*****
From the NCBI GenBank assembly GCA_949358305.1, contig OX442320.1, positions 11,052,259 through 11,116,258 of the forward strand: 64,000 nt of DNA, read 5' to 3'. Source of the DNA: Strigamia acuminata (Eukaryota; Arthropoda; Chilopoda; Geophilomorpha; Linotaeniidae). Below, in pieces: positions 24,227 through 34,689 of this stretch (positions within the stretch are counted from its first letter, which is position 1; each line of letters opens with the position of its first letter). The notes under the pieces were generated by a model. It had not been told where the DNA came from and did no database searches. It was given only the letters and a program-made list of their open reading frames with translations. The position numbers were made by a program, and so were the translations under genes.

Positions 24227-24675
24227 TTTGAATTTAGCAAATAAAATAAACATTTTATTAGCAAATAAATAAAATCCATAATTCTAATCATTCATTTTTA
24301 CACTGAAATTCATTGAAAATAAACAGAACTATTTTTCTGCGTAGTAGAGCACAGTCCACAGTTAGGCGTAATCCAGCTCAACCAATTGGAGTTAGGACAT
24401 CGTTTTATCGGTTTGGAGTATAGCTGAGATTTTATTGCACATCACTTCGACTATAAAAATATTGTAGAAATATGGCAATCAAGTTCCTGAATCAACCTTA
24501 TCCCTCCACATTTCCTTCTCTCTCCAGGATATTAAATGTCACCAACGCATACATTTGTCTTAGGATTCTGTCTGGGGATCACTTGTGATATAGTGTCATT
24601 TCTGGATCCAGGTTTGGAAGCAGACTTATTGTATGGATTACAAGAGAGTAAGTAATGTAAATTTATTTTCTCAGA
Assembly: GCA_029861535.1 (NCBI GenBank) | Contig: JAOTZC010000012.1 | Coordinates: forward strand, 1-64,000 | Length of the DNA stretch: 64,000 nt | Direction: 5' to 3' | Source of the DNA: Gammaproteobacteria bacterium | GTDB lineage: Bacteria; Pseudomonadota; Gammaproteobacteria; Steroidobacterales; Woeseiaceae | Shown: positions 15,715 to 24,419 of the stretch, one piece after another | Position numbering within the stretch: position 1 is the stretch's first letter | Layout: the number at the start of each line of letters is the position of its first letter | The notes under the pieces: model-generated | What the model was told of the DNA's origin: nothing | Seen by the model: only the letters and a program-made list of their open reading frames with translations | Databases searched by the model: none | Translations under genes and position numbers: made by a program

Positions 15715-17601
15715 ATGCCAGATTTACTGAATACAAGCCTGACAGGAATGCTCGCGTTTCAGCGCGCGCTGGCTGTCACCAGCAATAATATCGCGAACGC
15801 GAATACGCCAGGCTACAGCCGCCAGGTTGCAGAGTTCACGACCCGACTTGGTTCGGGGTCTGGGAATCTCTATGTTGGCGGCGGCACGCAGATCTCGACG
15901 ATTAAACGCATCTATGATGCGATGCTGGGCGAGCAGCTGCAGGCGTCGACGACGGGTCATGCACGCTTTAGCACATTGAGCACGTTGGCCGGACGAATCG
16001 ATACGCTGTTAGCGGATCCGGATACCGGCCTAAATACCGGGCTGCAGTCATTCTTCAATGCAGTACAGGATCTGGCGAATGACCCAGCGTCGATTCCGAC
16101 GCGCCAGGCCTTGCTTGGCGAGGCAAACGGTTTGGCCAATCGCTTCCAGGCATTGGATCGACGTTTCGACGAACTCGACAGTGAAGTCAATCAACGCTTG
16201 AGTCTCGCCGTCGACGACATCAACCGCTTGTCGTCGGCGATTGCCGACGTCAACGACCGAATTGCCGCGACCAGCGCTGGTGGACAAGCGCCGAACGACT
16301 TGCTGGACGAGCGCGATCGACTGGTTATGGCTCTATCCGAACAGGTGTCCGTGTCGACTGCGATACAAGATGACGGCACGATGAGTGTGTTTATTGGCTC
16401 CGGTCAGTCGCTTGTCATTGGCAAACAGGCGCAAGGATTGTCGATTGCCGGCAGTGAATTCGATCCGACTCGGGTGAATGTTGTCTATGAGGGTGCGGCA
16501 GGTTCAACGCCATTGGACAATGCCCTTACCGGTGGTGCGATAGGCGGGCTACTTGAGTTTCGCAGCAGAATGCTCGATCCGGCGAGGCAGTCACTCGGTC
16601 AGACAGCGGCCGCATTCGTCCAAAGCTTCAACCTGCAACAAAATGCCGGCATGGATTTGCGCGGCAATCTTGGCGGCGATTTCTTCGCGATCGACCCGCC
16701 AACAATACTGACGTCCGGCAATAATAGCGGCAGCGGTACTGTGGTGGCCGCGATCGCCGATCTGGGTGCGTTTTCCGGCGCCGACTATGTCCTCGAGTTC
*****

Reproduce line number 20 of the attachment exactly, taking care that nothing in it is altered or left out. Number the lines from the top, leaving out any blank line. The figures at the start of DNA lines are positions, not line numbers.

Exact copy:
16701 AACAATACTGACGTCCGGCAATAATAGCGGCAGCGGTACTGTGGTGGCCGCGATCGCCGATCTGGGTGCGTTTTCCGGCGCCGACTATGTCCTCGAGTTC